Churchill describes the "dismemberment of the Czechoslovak State in accordance with the [Munich] Agreement:"
[T]he Germans were not the only vultures upon the carcass. Immediately after the Munich Agreement on September 30, , the Polish Government sent a twenty-four-hour ultimatum to the Czechs demanding the immediate handing-over of the frontier district of Teschen. There was no means of resisting this harsh demand.
The heroic characteristics of the Polish race must not blind us to their record of folly and ingratitude which over centuries has led them through measureless suffering. We see them, in 1919, a people restored by the victory of the Western Allies after long generations of partition and servitude to be an independent Republic and one of the the main Powers in Europe. Now, in 1938, over a question so minor as Teschen, they sundered themselves from all those friends in France, Britain, and the United States who lifted them once again to a national, coherent life, and whom they were soon to need so sorely. We see them hurrying, while the might of Germany glowered up against them, to grasp their share of the pillage and ruin of Czechoslovakia. During the crisis the door was shut in the face of the British and French Ambassadors, who were denied even access to the Foreign Secretary of the Polish State. It is a mystery and tragedy of European history that a people capable of every heroic virtue, gifted, valiant, charming, as individuals, should repeatedly show such inveterate faults in almost every aspect of their governmental life. Glorious in revolt and ruin; squalid and shameful in triumph. The bravest of the brave, too often led by the vilest of the vile! And yet there were always two Polands; one struggling to proclaim the truth and the other grovelling in villainy.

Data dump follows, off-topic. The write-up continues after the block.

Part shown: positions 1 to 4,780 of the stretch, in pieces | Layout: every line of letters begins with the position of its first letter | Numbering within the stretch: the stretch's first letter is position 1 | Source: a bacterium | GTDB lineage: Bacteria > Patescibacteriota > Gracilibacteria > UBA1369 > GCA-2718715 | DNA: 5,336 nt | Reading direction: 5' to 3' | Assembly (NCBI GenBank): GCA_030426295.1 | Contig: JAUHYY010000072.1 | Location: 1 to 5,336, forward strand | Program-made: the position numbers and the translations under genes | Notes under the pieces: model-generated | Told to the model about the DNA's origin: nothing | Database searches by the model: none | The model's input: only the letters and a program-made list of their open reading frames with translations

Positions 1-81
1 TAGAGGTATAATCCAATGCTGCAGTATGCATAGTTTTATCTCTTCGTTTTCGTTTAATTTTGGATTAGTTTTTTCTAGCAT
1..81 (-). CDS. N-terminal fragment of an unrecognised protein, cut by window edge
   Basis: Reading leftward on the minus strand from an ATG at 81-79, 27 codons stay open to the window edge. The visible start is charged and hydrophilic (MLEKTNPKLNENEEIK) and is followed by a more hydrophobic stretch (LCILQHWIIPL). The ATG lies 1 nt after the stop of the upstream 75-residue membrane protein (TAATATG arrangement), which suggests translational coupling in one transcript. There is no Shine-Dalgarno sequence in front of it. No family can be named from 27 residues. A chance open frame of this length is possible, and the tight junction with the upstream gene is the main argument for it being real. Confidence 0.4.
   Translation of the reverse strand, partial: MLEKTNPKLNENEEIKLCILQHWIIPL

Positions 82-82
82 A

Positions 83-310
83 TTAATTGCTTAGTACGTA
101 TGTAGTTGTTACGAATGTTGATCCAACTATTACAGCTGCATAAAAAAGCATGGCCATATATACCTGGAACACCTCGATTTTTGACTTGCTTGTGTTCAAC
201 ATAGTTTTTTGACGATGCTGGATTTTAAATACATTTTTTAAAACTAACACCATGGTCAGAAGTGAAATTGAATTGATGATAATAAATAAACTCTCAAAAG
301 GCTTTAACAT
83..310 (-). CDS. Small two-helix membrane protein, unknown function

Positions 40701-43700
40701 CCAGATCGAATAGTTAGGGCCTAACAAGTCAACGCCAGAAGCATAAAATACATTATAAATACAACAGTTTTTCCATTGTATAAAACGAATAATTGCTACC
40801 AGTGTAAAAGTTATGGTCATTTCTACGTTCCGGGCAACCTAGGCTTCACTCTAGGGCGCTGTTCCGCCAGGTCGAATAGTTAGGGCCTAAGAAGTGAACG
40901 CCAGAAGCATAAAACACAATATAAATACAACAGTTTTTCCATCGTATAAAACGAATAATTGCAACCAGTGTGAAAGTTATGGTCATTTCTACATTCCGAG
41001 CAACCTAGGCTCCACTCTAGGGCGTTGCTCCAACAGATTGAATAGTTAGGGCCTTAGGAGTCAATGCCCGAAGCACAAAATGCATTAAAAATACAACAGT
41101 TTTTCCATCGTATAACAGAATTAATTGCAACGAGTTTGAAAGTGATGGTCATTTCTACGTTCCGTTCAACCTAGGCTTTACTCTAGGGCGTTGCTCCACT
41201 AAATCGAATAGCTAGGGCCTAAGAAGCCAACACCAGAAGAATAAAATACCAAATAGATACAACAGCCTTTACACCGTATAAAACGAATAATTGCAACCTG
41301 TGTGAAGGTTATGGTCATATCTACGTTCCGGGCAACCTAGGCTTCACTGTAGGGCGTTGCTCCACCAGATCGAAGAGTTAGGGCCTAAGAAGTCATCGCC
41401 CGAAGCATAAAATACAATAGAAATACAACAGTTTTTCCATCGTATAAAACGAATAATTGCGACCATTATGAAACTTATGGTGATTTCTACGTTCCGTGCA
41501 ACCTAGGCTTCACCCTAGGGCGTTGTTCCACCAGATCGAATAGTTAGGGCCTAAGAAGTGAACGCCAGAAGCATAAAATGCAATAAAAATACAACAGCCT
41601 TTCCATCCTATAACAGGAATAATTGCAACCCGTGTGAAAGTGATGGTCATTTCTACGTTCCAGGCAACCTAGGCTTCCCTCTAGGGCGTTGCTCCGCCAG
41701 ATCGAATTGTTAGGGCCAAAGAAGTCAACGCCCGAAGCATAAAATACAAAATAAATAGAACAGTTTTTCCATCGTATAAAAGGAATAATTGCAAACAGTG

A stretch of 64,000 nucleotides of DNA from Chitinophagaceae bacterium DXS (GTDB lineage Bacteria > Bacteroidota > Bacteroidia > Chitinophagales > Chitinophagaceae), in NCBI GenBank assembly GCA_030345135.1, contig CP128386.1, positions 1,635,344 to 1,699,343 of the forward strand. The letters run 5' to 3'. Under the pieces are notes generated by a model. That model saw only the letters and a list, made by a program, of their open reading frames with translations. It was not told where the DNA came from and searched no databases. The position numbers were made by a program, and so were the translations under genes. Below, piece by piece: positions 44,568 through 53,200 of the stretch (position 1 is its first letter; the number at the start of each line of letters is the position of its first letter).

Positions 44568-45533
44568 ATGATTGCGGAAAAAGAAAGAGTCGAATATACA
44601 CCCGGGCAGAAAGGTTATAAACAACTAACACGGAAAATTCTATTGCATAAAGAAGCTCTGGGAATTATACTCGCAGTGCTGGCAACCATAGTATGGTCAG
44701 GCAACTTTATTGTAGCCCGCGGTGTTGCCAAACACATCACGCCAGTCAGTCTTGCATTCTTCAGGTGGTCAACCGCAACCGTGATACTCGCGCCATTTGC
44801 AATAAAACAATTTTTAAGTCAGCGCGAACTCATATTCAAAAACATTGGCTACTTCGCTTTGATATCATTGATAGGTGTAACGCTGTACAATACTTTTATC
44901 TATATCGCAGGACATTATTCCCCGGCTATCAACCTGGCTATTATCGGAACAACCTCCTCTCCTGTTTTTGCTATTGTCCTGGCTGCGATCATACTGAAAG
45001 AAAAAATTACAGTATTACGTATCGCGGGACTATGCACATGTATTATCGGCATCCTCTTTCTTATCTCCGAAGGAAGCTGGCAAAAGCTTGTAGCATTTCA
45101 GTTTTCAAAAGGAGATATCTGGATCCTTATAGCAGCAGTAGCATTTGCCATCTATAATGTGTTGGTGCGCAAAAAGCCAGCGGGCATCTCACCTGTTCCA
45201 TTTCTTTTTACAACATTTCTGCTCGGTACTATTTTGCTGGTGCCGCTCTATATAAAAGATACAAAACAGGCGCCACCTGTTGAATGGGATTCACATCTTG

-From Churchill, The Second World War: The Gathering Storm, (Houghton Mifflin Company 1948) pp. 322-323